2. India is a focus country of the UNICEF-UNFPA Global Programme to Accelerate Action to End Child Marriage, a multi-donor, multi-stakeholder programme working across 12 countries over four years. In 2018, the Global Programme reached almost 2.3 million girls through adolescent groups, which enabled their participation in and access to health information and life skills training.
  3. Due to its decentralised governance structure, in recent years there has been more initiatives at the state level with the development of action plans. Whilst some states have taken limited action, Rajasthan, one of the states with the highest prevalence of child marriage, launched a Strategy and Action Plan for the Prevention of Child Marriage in March 2017 and a large-scale advocacy campaign.
  4. In 2018, Jharkhand state developed a state action plan to end child marriage and Bihar state launched a Strategy and Action Plan for the Prevention of Child Marriage. As part of it, 101 public servants were trained as Child Marriage Prohibition Officers, and task forces were set up to increase awareness and reporting of cases of child marriage.
  5. West Bengal also has a state plan of action for children, which includes child marriage. Other states, including Gujarat and Odisha, consolidated child protection schemes in 2018.
  6. Previous governmental schemes have included cash incentives (such as the Dhan Laxmi scheme and the Apni beti apna dhun programme), adolescents’ empowerment programmes (Kishori Shakti Yojana) and awareness-raising to encourage behaviour change related to child marriage.



  1. According to the Prohibition of Child Marriage Act 2006 the minimum legal age of marriage in India is 18 years for girls with no exceptions. For boys, the legal age of marriage is 21.
  2. There have been a number of court cases in recent years where petitioners have argued that the provisions of the Prohibition of Child Marriage Act do not apply to Muslims as marriages between Muslims are governed by Muslim Personal Law under the Muslim Personal Law (Shariat) Application Act, 1937.
  3. In 2017, the Supreme Court of India indicated that the Prohibition of Child Marriage Act 2006 has priority over personal laws.


Source: The Hindu


6) Granted Rs 8,000 crore, govt looks at 8 new cities

GS 3


GS 2


Responsibilities of various Constitutional Bodies: FINANCE COMMISSION


The 15th Finance Commission has recommended a grant of Rs 8,000 crore to incubate eight new cities, according to the Ministry of Housing and Urban Affairs (MoHUA).



  1. The Finance Commission has given a new window and new thinking. The way the nation is growing, unless we have planned cities, it will all be outgrowth cities. And outgrowth is an inefficient use of the city.
  2. 2011 Census had categorised 31.2 percent of India as urban, but only 26 percent of that as statutory towns.
  3. This gap of 5 percent of urbanised India – populated by roughly 6 crore people – is living in either census towns or in outgrowth towns.
  4. Census towns are towns of over 5,000 people, with a density of more than 400 per sq km, and more than 75 percent of non-farm, male labourers.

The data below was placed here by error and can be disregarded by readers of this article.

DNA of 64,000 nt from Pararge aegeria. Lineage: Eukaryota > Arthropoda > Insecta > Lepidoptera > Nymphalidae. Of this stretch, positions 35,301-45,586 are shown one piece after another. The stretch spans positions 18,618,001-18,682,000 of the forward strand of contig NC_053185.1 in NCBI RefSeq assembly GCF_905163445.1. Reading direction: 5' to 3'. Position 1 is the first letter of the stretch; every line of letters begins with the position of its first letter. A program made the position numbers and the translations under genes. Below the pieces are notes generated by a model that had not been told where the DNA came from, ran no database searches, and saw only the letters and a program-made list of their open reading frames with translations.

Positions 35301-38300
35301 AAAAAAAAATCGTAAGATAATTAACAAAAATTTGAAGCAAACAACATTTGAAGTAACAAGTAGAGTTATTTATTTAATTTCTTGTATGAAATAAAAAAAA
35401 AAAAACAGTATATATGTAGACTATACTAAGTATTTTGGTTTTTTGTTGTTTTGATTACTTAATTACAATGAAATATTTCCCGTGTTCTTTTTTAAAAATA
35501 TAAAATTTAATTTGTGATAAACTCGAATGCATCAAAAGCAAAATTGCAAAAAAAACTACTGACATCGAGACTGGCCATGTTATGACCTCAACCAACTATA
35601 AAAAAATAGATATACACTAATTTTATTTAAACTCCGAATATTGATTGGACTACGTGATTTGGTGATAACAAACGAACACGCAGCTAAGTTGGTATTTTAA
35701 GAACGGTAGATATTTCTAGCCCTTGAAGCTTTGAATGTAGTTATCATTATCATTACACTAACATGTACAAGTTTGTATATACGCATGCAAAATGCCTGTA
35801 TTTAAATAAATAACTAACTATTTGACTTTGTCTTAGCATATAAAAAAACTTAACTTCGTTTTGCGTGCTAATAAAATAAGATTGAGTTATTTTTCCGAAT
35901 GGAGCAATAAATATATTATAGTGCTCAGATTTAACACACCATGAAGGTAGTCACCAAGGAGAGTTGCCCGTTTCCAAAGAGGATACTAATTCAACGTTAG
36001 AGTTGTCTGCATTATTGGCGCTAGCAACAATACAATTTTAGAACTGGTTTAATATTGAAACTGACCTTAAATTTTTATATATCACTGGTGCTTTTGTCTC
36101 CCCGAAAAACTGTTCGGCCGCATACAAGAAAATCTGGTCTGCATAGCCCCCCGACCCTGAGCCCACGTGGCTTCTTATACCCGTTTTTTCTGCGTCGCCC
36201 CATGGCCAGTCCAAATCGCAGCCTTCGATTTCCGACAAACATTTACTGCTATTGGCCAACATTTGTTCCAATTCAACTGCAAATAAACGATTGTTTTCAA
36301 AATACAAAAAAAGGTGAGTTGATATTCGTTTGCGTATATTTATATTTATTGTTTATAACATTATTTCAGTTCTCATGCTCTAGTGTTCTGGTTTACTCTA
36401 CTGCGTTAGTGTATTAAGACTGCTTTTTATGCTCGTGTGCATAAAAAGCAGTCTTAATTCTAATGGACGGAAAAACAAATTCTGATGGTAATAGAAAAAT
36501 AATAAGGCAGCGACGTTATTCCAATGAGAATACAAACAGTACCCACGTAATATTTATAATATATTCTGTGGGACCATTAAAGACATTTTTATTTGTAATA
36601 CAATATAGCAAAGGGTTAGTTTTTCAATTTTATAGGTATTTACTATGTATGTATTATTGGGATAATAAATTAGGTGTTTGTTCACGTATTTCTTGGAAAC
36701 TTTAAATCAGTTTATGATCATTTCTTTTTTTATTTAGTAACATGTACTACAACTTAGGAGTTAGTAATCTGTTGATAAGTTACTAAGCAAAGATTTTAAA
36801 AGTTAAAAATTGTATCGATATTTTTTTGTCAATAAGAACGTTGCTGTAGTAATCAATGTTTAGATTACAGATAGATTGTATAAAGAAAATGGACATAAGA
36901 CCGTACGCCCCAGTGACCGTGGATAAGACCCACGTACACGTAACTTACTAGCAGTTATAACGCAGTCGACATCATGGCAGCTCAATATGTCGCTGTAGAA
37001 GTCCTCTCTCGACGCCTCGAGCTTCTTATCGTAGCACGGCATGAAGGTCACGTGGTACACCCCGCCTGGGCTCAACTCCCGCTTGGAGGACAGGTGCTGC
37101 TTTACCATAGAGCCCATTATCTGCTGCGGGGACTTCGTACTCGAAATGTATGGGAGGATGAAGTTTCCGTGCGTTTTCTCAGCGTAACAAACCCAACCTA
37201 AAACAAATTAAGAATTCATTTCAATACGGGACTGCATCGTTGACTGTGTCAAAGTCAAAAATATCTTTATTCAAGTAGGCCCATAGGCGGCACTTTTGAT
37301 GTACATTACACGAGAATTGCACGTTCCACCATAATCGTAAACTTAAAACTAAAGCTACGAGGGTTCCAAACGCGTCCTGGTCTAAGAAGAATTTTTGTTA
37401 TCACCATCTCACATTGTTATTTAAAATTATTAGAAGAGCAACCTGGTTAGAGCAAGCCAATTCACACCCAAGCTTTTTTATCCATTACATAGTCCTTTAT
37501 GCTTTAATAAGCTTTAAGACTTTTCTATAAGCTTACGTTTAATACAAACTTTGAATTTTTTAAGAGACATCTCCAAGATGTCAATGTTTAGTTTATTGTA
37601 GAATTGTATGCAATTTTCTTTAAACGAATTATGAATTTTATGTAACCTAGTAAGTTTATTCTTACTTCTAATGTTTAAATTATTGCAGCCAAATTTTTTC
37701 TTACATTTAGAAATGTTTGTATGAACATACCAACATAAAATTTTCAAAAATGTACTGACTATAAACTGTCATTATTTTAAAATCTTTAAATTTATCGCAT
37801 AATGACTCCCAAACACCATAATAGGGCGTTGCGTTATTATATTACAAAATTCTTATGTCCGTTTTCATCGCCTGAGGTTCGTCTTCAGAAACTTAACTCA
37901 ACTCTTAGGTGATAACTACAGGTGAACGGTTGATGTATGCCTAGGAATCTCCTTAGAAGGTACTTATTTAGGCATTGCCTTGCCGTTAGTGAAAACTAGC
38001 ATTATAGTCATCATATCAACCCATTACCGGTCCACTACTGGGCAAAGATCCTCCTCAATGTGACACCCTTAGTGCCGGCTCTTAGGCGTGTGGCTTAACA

5. These towns are still under the panchayat systems, and not municipalities. Outgrowth towns are in the periphery of big cities, also governed by panchayats.


Increased overall funding for ULBs:

  1. For cities with more than a million people, roughly Rs 38,000 crore will be distributed based on performance of improvements in air quality, drinking water, sanitation, and solid waste management.
  2. For cities with less than 1 million people, roughly Rs 83,000 crore will be distributed in a similar manner.
  3. The Finance Commission has also allotted Rs 450 crore to a “shared municipal services” fund where the ministry will help smaller urban bodies with their back-end work such as database maintenance.
  4. The ministry made 86 clusters of the smallest urban local bodies (ULBs) which they can help service from afar.
  5. The Commission’s overall funds for ULB saw a 78 percent increase over last year – from Rs 87,000 crore to Rs 1.6 lakh crore. Of this, a little over Rs 1.2 lakh crore has been allocated directly to ULBs.
  6. Cities will receive funding only when their annual accounts are put in public domain.
  7. Also, if a state’s GDP increases, then the city’s property tax should increase by a similar proportion, Mishra said.
  8. Even as a state’s GDP is increasing, the urban local bodies are becoming that much weaker. So this condition has been added.
  9. In the budget for MoHUA, the Pradhan Mantri Awas Yojna (PMAY), to provide housing for all, was allocated Rs 8,000 crore in 2020-21, but spent Rs 21,000 crore.
  10. Continuing the same trend, the allocation in this year’s Budget is Rs 8,000 crore, leading industry experts to deduce that the mission will again have to resort to extra-budgetary resources to finance the bulk of the mission.



  1. In her Budget speech, Finance Minister Nirmala Sitharaman had announced a new bus scheme and emphasis on MetroLite and MetroNeo systems in cities.
  2. The bus augmentation will focus on cities with a population of over 5 lakh and the state capitals.
  3. With a focus on Metros in Tier-II cities such as Gorakhpur, Jammu, Srinagar, Bhiwadi, and Darihera, the goal is to extend India’s Metro lines to 1,000 km, from a current estimate of 700 km.


Source: Indian Express